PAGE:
Two youths: Things don’t change, or do they?

(By Tova Lebovits)
The Hebrew month of Av, in which we mourn the destruction of both our holy Temples in Jerusalem, is here. We are taught that this calamity was due to hate and division amongst our people. While reading a recent article by David Hazony titled “The Death of Peoplehood: Divisions of Politics & Religion is tearing American Jews apart,” I was drawn back in time to a ‘passionate’ encounter.
I was sitting in my friend’s dorm room chatting when two students joined us. Our lively conversation soon turned to politics. Both young men were articulate and passionate about their opposing views and before we knew it, the discussion became a loud argument. We found ourselves physically trying to pull these two students apart. 
So what were they fighting about? One belonged to the ‘Left’ side of the political spectrum, while the other to the ‘Right,’ need I say more? They were both newly arrived, Jewish, Zionist students from abroad studying in Israel, one from Argentina, the other from the Soviet Union.
Their convictions were unshakable. While listening to their heated arguments, I felt that they were both caring, idealistic people, with strong Jewish identities, who felt personally threatened by the others’ views. When they looked at each other, they saw an enemy. Yet if it hadn’t been for politics they could have been good friends; they were quite alike.
As their stories unfolded, I began to have an inkling of what was taking place, but it was only many years later that I began to grasp what had really gone on.
The student from Argentina was a staunch Leftist. He originally joined a Leftist group in Argentina to fight the wrongs and dangerous anti-Semitism of the Right fueled by escaped Nazis, and a notoriously corrupt government who was making many of its citizens disappear. Once he joined this group, their ideologies as a whole were incorporated into his worldview and were synonymous with fighting the great evil that threatened not only himself as a Jew but the dangers to humans everywhere.
The student from the Soviet Union, who felt threatened as a human and a Jew by the Soviet Government who suppressed freedoms and religion, joined a group on the Right to combat the Leftist Communist entity. To him his anti-Communist stance meant survival and not some abstract idea, as many innocents were inhumanly incarcerated.  Here too, he assimilated his groups’ ideals, and his fight against the Left now included acceptance of a complete ideology that became a fight for human rights and basic freedoms everywhere.
Were they aware of the mutual bonds they shared? Did they know that their basic instinct for Jewish survival was the catalyst for their present orientations and they were both ‘fighting’ for the same personal, universal and religious freedoms? Could they understand that any ideology taken to an extreme, on the Right or the Left is bound to cause injustice? Could they possibly understand that every situation has its own inequities and that you cannot blindly transport an ideology in its entirety to another situation, time, and place without creating new injustices?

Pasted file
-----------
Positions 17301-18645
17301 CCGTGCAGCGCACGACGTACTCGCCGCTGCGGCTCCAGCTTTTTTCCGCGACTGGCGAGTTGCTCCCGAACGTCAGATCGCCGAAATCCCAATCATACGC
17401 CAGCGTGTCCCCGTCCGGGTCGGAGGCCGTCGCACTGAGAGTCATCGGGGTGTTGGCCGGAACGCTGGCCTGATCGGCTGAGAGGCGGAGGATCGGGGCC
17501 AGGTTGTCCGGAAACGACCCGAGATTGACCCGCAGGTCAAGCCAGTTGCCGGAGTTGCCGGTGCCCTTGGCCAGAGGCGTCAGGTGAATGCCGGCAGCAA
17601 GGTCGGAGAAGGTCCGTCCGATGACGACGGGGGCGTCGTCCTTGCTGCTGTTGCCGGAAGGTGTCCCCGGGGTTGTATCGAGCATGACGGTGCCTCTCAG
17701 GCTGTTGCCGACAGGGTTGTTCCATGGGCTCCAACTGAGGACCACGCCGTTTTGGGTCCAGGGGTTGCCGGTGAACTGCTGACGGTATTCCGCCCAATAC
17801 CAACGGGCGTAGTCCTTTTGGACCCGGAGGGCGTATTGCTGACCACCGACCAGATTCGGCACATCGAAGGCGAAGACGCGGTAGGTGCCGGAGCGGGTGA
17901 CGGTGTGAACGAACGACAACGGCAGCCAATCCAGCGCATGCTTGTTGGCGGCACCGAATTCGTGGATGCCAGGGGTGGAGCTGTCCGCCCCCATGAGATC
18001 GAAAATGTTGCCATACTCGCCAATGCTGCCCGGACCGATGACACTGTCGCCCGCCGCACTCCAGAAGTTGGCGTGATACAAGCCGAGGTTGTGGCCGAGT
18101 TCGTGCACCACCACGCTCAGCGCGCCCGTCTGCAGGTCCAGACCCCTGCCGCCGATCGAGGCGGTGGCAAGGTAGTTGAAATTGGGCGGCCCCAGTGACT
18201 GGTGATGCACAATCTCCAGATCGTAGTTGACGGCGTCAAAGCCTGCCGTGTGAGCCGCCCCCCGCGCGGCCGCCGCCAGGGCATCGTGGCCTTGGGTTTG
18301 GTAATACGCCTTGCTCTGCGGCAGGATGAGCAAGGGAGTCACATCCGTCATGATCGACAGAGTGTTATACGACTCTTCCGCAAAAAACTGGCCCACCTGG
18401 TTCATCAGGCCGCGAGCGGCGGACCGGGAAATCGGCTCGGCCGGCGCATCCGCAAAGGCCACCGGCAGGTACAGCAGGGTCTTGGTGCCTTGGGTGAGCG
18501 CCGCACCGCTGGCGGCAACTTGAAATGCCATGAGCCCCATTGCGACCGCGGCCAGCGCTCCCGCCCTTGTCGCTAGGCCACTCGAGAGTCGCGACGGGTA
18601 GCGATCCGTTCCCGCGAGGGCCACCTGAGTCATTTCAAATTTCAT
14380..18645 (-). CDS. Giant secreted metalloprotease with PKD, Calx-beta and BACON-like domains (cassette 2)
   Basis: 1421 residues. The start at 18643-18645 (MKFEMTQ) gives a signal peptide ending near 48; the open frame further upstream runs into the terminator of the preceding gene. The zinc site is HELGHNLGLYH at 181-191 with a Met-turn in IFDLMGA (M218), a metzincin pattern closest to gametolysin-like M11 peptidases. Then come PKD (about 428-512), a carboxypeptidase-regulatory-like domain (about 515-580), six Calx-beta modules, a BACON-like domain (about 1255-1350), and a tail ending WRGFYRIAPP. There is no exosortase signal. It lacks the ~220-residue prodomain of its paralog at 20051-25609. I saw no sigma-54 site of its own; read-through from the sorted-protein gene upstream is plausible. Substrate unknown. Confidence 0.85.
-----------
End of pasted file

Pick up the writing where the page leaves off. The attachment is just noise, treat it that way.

This little encounter took place in the early seventies. Over the years these very same, arguments keep repeating themselves in a variety of versions. Are we aware of how and why our convictions originate and do we have the knowledge or wisdom to know what part of a particular ideology we espoused as youths, is no longer valid or relevant?
These labels are not stagnant. They live in different environments within a variety of contexts and cultures and are continually undergoing changes. Yet we often relate to them from within outdated frameworks. How long did it take until some were able to distinguish between the old anti-Fascist Left who supported the down trodden-- and the present day Anti-colonial-universalist Left who supports terrorists and tyrannical dictators at the expense of their victims…Many still don’t have a clue.
We all have friends or family who are on the opposite side of the political or religious spectrum; yet despite misgivings we basically accept them because we know they are good, though to us, somewhat ‘misguided’ folks. We cut them some slack. Yet when it comes to strangers of our persuasion, especially when the issues are Israel or Jewish survival, it''s difficult to withhold anger, fear, pain & resentment towards them for betraying and endangering us. We put up a wall and can’t relate. Sometimes a mere hint, phrase or slogan alarms us, shuts us off and they are our worst enemies.
It’s time to put a face on the other side and start a dialogue; otherwise our peoplehood is truly in DANGER. We are not abandoning or compromising our convictions and truths nor are we promoting rampant relativism, when we speak to the other side. We are giving hope and change a chance.  We need to educate ourselves with facts and allow the process to begin. We can channel positive energies toward imparting knowledge and our views and learn to focus on things we share as well. Despite drawbacks, we must emphatically repeat truth and facts rather than let personal attacks prevail. Some of it is bound to reach them eventually.
It took decades of misinformation, innocence and ignorance to create this negative climate and it will take persistence and insistence, persuasion and perspiration to change it. There will always be those we can’t touch but we may also find ourselves acquiring new insights that may elevate the communicative quality and clarity of our discourse.
The lesson of Tisha Be’Av is very important today as ever. We must reach out to our co-religionists. We are told that one day Tisha Be’Av, the day of mourning will become a day of rejoicing. May Hashem hasten that day as we reach out to one another.